Review: Break My Shell by K.A. Merikan

About halfway through this book, I felt the urge to tweet about it:

“When you think you’re gonna read a ridiculous kinky romp and it turns out to be a really sweet, poignant love story instead.”

I’ve gotten to the point (due to the sheer amount of reading being done) that I’m no longer officially reviewing every book I read for the blog. I tend to leave just two or three sentences on Goodreads for the stories that lean more toward straight-up erotica. Based on what I have read so far from Merikan, a team of authors I thoroughly enjoy, in conjunction with this book’s blurb, I fully expected this novel to fall in that category. Instead, I found myself sucked into the main character’s life and drama and thoroughly engrossed in the peculiar situation he’d found himself in.

The novel begins pretty much the way it says on the tin, with Max launching himself into Dayton’s life in the strangest (but sexiest?) way possible. Immediately after, however, we learn the reality of Max’s situation and why he was in prison to begin with, and it’s easy to see why Dayton originally latched onto Max from a distance and then has no idea what to do with him in real life.

Ultimately, the way Dayton uses Max as an escape from “real life” ends up being more accurate than he could have ever expected. Max throws a wrench into the existence Dayton though he was resigned to. Despite the occasional sexiness, this book is just as much about Dayton coming into his own as it is about the nontraditional origins to their relationship. As one of the authors replied to my tweet above, “as sweet as it is dirty,” and well worth the read.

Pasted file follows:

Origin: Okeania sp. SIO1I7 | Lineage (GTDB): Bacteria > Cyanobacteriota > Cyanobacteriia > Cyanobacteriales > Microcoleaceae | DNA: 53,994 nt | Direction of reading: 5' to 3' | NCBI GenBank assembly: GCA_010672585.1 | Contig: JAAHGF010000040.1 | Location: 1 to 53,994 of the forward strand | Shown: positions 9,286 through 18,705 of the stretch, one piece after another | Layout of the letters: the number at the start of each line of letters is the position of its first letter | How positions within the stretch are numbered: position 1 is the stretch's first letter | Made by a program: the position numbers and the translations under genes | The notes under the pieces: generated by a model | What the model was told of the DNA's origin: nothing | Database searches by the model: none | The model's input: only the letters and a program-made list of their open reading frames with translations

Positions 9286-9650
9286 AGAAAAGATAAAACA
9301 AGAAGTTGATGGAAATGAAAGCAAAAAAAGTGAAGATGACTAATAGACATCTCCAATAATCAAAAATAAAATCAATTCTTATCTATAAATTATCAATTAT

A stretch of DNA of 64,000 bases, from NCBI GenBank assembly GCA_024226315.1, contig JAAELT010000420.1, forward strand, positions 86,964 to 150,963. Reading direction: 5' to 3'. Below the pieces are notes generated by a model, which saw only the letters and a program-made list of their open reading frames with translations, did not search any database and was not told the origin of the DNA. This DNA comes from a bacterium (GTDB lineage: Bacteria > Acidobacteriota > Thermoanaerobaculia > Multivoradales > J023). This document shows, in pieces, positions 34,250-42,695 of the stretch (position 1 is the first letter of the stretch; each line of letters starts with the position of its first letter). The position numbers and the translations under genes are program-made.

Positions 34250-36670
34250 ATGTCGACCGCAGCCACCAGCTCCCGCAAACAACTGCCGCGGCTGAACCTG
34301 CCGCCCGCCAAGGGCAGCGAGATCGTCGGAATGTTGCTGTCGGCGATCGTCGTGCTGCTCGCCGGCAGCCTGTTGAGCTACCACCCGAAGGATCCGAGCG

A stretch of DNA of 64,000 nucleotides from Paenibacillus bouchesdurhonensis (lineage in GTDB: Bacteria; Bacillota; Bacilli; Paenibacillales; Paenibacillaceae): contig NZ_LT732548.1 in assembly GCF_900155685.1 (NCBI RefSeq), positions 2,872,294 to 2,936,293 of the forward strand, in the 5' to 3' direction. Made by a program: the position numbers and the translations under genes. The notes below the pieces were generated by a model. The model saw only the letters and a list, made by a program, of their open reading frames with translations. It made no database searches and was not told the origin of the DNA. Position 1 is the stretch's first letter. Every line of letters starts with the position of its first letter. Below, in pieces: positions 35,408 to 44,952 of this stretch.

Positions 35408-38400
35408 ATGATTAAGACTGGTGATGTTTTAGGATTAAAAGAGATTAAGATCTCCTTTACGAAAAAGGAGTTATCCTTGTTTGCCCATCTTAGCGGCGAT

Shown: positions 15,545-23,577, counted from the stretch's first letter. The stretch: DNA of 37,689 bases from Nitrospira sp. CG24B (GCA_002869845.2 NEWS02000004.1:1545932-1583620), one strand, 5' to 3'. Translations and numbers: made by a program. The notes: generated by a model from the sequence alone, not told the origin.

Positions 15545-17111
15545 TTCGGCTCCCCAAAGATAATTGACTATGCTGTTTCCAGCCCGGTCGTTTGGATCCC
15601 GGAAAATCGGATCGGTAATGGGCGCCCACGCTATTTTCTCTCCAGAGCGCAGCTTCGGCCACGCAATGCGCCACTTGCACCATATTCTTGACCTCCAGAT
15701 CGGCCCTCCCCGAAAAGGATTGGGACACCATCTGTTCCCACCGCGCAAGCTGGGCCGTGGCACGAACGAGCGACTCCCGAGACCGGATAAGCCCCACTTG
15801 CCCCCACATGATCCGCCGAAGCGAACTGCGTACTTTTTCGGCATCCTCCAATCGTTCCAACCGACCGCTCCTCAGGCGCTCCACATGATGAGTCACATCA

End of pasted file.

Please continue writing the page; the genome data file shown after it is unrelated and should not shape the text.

Rating: 4 (out of 5) stars. Cross-posted to Amazon and Goodreads.

Review: Made Marian Series by Lucy Lennox

This post contains reviews of all the currently available books in the Made Marian series:

  • Borrowing Blue (Book 1)
  • Taming Teddy (Book 2)
  • Jumping Jude (Book 3)
  • Grounding Griffin (Book 4)
  • Moving Maverick (Book 5)
  • Delivering Dante (Book 6)
  • A Very Marian Christmas (Book 7)
  • Made Marian Shorts (Book 7.5)
  • Made Mine (Book 8)
  • Hay (Book 8.5)
  • Made Marian Mixtape (Book 9)
Continue reading “Review: Made Marian Series by Lucy Lennox”

April Wrap-Up & May Goals

It’s been a quiet month here at Casa Siamese, with all the big news over in the spouse’s department. He started a new job and has to wear business casual for the first time in his life (as opposed to jeans and a hoodie when he was a shop technician or the military uniform he’s worn for 8 years). I had fun buying him new clothes, but he has now discovered the endless frustration joy of having to pick out what to wear every day. Meanwhile, I thoroughly enjoy this whole permanent telework gig, in which I live in yoga pants and tank tops.